When computers were first introduced in India, there was a lot of concern that this would lead to widespread unemployment. In West Bengal, and elsewhere, Communist labour “leaders” led huge agitations against this new technology with the slogan: automation must be stopped with rivers of blood, and employees of banks and commercial establishments went on strikes to prevent the installation of computers. But in reality, the introduction of computers did not lead to any major disaster. The number of jobs lost to computers and automation was more than offset by the number of new jobs created not only in the IT industry but also in many new-age businesses that were based on computer technology. The number of people needed to use computers or write programs for computers was more than the number of people who became redundant. So while a certain number of individuals were retired or laid off, the overall number of people who were gainfully employed increased and the economy responded with buoyant optimism.
That was then, what will it be now? Will the new technology based on powerful instances of artificial intelligence create more jobs than it destroys? Can our earlier experience with an earlier generation of technology be extrapolated in time, through the technological singularity where machines become more intelligent than men? Unfortunately, the answer to both questions seems to be ‘No’.
While robots are not yet in widespread use in India, we can look at what is happening in other countries that are ahead of us on this path. Between 2000 and 2010, 5.6 million jobs were lost in the US and Canada. Of this, only 15 per cent were lost to overseas competitors – mainly China, while the other 85 per cent were due to what is euphemistically referred to as “productivity growth”. This means that humans were replaced by machines or robots. However, this decline in employment did not result in lower production. On the contrary, in the last 20 years, the value added by US factories has, after adjusting for inflation, grown by nearly 40 per cent to reach a record $2.4 trillion. On the street, McDonald’s introduction of self-service kiosks in response to popular pressure for $15/hour wage is a vivid example. This is jobless growth, where the economy expands but without a corresponding increase in employment and is perhaps one reason why lots of middle-class Americans who have been rendered unemployed and unemployable in the rust belt states have aggressively turned against the establishment and voted for Donald Trump.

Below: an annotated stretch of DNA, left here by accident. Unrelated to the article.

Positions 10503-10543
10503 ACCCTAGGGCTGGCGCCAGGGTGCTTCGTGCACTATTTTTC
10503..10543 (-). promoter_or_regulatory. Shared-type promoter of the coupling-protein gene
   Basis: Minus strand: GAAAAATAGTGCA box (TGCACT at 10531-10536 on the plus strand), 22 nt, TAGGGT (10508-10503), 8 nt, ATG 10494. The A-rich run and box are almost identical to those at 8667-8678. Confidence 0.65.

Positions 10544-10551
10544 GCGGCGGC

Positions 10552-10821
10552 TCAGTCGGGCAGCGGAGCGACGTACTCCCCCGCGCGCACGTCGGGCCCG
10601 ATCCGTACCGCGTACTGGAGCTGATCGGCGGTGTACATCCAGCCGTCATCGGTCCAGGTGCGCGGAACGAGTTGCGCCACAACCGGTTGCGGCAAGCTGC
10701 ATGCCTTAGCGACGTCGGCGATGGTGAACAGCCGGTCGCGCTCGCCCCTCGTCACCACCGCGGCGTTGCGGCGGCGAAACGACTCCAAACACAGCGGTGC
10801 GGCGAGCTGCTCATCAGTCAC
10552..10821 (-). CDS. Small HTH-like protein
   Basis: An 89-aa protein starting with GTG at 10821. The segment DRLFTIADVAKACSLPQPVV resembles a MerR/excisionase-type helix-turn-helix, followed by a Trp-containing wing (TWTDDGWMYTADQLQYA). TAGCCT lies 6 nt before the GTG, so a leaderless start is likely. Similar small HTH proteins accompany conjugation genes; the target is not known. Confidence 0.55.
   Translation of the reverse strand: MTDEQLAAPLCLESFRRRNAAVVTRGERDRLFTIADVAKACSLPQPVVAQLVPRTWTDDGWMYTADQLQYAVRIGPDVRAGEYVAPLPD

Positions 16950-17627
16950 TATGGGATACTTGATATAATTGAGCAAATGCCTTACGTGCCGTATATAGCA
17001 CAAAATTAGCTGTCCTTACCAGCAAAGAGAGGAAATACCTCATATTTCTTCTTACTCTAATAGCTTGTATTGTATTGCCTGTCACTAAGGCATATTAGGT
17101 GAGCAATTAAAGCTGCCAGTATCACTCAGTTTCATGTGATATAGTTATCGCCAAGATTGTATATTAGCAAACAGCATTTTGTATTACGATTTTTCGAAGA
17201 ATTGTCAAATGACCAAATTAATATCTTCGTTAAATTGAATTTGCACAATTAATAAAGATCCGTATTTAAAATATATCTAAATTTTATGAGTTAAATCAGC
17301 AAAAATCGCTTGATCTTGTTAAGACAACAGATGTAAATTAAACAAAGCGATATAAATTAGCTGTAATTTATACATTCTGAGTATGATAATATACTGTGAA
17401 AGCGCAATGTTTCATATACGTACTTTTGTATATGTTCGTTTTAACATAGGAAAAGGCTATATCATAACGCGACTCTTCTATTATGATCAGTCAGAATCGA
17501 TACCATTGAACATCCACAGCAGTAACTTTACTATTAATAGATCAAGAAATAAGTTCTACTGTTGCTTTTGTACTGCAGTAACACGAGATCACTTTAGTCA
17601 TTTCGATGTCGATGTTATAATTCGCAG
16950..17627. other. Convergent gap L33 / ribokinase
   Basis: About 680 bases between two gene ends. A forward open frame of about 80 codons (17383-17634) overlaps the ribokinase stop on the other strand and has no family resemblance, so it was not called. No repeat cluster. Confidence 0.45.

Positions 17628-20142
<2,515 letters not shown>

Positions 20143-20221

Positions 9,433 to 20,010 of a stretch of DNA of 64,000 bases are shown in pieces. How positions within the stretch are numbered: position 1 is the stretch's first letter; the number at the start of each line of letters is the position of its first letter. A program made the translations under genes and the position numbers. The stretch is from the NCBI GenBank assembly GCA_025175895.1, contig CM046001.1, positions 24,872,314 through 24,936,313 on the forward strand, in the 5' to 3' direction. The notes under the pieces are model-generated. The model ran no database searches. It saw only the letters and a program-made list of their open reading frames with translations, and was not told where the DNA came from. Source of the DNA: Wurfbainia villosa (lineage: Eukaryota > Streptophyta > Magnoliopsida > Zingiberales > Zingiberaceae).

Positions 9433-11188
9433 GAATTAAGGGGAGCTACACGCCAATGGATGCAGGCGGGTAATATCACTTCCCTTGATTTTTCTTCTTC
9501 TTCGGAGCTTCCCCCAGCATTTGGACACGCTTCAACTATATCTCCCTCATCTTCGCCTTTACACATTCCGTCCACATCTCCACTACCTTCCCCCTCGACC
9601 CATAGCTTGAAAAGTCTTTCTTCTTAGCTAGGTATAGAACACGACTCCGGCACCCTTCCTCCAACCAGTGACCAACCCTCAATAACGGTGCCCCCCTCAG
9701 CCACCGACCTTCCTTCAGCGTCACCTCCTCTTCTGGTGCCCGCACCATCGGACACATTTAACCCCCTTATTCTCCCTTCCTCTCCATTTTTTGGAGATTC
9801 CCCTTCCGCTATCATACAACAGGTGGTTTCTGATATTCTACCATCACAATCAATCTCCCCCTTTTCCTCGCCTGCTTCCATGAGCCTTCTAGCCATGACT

Many Trump supporters believe that foreign countries are stealing their jobs, but the situation is not greatly different there either. The BBC has reported that Foxconn, the Chinese company that manufactures products on contract from Apple and Samsung, has recently replaced 60,000 workers with robots and many other companies in the Kunshan region, where Foxconn factories are located, are likely to follow suit. Since 2013, companies in China have purchased more industrial robots than in any other country, as thousands of companies are turning to automation in a robot-driven drive that has been backed by the Chinese government in a desperate bid to remain competitive in manufacturing. Can the “Make in India” movement avoid this? Unlikely, because no army can stop an idea whose time has come!